The Reykjavík Police Force is looking at ways to utilize dogs for purposes other than seeking and finding illegal drugs. Hördur Jóhannesson, deputy sheriff, said that police in Reykjavík had been looking into using dogs to help in difficult situations like riots and to seek and find other things than drugs, Fréttabladid reported.
A working committee has been looking into the utilization of police dogs in Reykjavík and the South region. The committee discovered there are already enough dogs utilized by police and customs that specialize in seeking and finding illegal drugs.
“We haven’t taken any decisions yet but are thinking about two things in particular; in the light of customs having enough dogs that are trained to seek and find drugs we are adequately served in that respect. If that is the case we are thinking about getting other types of dogs, for instance dogs that would be used to exert force and could be used in case of riots occurring and similar instances. At the same time we would be looking for seeker-dogs that could find other things than drugs, for instance objects and biological traces,” said Jóhannesson.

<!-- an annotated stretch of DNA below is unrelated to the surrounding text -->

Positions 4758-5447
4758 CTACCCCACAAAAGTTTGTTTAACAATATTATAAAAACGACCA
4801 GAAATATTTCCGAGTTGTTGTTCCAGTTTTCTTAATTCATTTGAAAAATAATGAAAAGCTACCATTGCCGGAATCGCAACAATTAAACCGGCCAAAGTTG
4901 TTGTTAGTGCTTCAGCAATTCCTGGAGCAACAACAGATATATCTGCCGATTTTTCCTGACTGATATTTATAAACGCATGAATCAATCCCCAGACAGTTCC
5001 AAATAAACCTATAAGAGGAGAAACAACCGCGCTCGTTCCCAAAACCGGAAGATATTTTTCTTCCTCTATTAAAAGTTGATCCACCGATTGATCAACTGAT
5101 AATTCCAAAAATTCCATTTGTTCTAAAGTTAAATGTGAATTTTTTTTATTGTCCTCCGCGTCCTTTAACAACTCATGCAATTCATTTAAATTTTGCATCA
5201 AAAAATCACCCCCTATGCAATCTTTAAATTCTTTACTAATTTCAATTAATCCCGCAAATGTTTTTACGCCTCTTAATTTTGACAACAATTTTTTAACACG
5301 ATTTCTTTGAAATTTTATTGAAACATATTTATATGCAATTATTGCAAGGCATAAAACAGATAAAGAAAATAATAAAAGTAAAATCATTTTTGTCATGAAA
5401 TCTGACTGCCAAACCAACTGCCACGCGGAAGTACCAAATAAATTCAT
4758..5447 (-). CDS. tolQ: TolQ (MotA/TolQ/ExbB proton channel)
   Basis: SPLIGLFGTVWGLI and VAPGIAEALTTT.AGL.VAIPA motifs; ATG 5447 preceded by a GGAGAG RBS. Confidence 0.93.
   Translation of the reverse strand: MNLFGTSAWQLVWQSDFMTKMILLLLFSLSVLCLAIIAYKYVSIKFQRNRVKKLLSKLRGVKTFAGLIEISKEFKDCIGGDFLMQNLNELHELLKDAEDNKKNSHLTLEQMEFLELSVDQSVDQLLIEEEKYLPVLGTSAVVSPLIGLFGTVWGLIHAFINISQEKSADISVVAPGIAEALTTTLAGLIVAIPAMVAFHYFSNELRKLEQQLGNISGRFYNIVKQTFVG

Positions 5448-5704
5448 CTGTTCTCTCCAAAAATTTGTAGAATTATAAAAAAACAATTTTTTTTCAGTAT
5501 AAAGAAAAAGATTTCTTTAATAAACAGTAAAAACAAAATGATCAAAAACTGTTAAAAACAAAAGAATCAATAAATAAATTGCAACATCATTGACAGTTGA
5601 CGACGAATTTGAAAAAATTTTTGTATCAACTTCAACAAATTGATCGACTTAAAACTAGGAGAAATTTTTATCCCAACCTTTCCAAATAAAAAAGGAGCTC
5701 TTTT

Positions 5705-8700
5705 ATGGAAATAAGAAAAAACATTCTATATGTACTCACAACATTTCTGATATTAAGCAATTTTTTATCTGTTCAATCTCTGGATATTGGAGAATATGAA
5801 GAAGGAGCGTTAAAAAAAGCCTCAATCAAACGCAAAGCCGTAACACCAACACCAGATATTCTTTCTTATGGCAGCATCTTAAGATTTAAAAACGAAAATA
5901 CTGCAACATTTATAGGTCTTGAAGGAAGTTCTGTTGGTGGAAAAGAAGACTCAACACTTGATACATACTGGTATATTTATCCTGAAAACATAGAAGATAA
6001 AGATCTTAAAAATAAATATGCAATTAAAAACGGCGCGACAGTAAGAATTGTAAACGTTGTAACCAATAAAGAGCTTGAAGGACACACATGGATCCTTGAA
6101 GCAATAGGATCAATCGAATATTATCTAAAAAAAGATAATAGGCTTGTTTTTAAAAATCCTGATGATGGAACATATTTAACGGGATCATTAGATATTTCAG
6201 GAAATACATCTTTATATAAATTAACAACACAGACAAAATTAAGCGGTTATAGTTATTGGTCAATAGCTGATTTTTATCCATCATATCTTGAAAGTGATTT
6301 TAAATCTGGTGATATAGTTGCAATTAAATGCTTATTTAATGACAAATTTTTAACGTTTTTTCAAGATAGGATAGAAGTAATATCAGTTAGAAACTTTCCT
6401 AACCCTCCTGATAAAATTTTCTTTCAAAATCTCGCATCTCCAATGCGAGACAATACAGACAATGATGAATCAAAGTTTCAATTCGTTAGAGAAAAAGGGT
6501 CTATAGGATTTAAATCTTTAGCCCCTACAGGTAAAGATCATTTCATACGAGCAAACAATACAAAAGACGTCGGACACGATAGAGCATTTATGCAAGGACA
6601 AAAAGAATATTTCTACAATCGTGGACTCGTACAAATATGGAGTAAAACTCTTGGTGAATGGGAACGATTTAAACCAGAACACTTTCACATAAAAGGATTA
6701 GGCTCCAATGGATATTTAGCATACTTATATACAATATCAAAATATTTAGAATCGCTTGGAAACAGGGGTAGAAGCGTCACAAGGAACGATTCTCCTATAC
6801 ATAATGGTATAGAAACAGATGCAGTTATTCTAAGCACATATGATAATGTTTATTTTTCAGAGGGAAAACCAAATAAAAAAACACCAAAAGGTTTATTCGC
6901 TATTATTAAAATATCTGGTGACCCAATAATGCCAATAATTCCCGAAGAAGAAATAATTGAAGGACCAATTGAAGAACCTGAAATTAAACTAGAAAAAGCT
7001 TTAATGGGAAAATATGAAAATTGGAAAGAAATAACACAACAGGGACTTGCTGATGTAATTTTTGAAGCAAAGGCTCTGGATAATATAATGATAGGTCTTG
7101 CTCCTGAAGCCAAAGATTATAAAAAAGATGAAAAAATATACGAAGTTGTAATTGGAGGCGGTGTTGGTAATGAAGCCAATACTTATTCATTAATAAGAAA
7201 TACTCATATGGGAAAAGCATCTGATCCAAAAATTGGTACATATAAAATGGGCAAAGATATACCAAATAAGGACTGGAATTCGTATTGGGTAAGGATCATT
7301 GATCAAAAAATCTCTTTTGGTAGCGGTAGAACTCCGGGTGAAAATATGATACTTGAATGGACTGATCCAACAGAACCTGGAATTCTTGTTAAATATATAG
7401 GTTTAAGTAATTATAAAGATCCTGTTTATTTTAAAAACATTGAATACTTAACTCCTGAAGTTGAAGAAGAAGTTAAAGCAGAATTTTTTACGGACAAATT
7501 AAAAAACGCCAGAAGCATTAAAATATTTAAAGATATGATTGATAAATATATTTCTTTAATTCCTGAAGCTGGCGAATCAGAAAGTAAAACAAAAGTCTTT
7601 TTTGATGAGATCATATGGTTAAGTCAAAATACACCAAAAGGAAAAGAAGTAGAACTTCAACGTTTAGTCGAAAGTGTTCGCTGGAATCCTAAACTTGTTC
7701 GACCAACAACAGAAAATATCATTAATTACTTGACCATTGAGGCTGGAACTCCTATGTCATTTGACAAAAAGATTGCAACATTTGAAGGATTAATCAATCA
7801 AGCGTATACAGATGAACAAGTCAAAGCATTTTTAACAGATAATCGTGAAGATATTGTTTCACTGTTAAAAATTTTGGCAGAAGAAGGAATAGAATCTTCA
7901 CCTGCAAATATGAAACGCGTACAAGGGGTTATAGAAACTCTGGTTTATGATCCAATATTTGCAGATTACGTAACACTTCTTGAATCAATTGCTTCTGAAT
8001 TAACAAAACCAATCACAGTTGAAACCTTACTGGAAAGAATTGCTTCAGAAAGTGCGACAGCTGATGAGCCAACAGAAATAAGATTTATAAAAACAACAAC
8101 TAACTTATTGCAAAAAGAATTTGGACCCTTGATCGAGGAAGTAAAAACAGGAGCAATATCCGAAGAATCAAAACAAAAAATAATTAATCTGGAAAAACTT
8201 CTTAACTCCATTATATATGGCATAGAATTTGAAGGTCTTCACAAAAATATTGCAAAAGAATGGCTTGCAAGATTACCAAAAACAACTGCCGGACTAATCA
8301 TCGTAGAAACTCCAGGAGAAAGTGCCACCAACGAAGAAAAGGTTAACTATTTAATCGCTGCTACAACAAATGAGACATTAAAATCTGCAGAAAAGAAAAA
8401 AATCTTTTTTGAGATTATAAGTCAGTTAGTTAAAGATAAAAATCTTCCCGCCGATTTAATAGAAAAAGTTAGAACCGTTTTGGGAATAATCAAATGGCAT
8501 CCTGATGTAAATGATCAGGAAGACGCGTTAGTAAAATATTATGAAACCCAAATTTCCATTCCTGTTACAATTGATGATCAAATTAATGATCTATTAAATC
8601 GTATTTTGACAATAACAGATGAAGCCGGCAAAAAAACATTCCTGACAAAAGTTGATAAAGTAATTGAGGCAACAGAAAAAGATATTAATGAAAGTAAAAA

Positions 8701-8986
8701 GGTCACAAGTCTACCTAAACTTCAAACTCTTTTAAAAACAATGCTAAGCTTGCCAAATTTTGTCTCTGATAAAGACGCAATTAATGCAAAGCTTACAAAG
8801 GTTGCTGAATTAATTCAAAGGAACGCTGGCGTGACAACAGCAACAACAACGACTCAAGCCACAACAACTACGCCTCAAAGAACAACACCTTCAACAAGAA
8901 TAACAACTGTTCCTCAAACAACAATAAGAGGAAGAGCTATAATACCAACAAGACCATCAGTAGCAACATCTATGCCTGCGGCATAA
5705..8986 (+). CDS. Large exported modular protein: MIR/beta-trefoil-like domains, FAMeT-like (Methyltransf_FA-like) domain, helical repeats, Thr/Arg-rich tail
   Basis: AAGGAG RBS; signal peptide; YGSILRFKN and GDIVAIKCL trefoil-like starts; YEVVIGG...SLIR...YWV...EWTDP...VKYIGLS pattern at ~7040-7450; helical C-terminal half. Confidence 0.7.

He added that the authorities, customs and police, were looking into cooperation regarding dogs that were trained for finding and seeking drugs. Then new dogs would be trained for other purposes.
“It is only a matter of organization. We have had five to six dog trainers and tried all sorts of arrangements in the past, both with the Reykjavík police force and in neighbor towns. At present we are looking at opportunities to make this smoother and that not all municipalities will keep dogs for seeking and finding drugs. The quality and the effectiveness of the dogs is based on constant training and use,” said Jóhannesson.